The epicentre

The other distinguishing feature of a poltergeist haunting is that it tends to be centred on one person, and often follows that person if he or she attempts to move house, for instance.  The focus of a poltergeist haunting is known as the ‘epicentre’.  Epicentres are most commonly children or adolescents.


All in the mind

The things that happen in a poltergeist infestation are very similar to the phenomena produced by psychokinetics and their close relations the physical mediums.  This, and the fact that an epicentre is usually involved, have led many people to argue that poltergeists are not ghosts at all, but instances of psychokinetic powers that are not under conscious control, technically known as ‘recurrent spontaneous psychokinesis’ (RSPK), produced by the epicentre.  One of the theories behind RSPK is that puberty triggers the sudden development of uncontrolled mental powers.

Poltergeists provide convincing evidence that something unusual is really happening, whether it is supernatural or paranormal, for two reasons.  Polergeist hauntings follow the same pattern in most cases, wherever and whenever they occur.  This undermines the cultural source explanation, and suggests a genuinely supernatural or paranormal phenomenon.  Secondly, investigators have exposed many poltergeist hauntings as hoaxes, in many other cases they have observed inexplicable phenomena at first-hand.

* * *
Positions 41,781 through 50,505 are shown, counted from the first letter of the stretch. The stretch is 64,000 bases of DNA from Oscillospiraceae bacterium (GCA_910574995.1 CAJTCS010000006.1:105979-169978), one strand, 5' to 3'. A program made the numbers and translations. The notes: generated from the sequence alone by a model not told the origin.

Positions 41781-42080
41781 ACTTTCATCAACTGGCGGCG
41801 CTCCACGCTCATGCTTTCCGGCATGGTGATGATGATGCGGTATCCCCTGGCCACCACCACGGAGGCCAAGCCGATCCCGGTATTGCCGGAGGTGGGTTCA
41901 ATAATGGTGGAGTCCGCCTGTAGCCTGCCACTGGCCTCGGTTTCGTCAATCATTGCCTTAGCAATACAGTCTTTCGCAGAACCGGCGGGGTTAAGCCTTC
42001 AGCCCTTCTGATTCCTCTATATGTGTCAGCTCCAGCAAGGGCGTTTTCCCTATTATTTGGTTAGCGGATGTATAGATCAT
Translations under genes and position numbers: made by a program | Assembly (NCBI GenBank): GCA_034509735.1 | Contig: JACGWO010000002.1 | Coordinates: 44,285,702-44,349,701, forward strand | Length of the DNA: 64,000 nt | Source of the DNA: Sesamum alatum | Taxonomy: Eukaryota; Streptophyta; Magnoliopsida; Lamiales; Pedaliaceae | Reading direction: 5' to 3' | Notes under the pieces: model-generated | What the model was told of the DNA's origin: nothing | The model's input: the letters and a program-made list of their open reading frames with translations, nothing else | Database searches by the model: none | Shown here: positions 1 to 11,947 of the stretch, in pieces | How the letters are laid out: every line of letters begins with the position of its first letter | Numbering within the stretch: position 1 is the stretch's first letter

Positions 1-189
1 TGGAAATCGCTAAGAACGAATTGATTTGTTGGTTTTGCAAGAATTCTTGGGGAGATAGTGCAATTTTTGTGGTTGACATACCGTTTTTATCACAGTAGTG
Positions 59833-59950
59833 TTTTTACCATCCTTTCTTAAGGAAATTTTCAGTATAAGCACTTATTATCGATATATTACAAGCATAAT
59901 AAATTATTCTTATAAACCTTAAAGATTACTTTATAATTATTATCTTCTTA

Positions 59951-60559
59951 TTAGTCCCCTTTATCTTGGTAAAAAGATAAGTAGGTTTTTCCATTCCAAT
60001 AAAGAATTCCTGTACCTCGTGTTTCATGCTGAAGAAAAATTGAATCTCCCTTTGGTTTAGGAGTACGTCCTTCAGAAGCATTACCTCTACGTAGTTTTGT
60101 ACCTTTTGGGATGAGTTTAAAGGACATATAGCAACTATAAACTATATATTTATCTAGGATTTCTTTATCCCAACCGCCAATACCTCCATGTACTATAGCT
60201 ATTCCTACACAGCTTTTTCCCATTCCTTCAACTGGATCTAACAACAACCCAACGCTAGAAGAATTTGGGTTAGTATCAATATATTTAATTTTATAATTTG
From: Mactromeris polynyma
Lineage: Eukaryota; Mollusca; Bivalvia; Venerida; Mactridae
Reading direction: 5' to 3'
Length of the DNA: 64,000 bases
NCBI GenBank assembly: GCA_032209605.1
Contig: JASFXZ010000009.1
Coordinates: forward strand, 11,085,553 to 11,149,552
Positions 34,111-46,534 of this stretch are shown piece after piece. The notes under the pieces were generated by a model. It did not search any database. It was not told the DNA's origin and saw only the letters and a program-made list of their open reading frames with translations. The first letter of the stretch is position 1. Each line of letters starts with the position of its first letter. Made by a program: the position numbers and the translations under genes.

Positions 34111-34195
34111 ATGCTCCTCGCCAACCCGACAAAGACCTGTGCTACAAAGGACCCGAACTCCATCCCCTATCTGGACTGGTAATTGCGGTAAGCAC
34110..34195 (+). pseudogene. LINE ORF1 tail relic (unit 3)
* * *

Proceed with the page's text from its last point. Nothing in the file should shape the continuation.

The skeptical viewpoint

The skeptical explanation is that ghost sightings are the result of a complex mix of sensory confusion, faulty memory, cultural influence, and exaggerated or false reporting.  In other words, ghosts exist only in the mind.  Skeptics claim that their theory is the only one that accounts for the whole range of ‘ghost facts’, and that the huge variety of ghost reports results from the individual and cultural variety of the witnesses.  But the skeptics can’t explain the hard core of reports of ghosts experienced by more than one witness, or cases where ghosts know things that living people do not.

Ghost Explained (Part 3)

Dealing with Ghosts

Playing host to a ghost is not necessarily a bad thing.  Ghosts seldom present any physical threat to the living, after all, and they tend to be self-absorbed, more concerned with their own problems than with causing trouble for anybody else.  Resident spirits can even be comforting, provided they belong to benevolent ancestors or departed friends, or even to a charmingly sorrowful soul who’s just looking for company.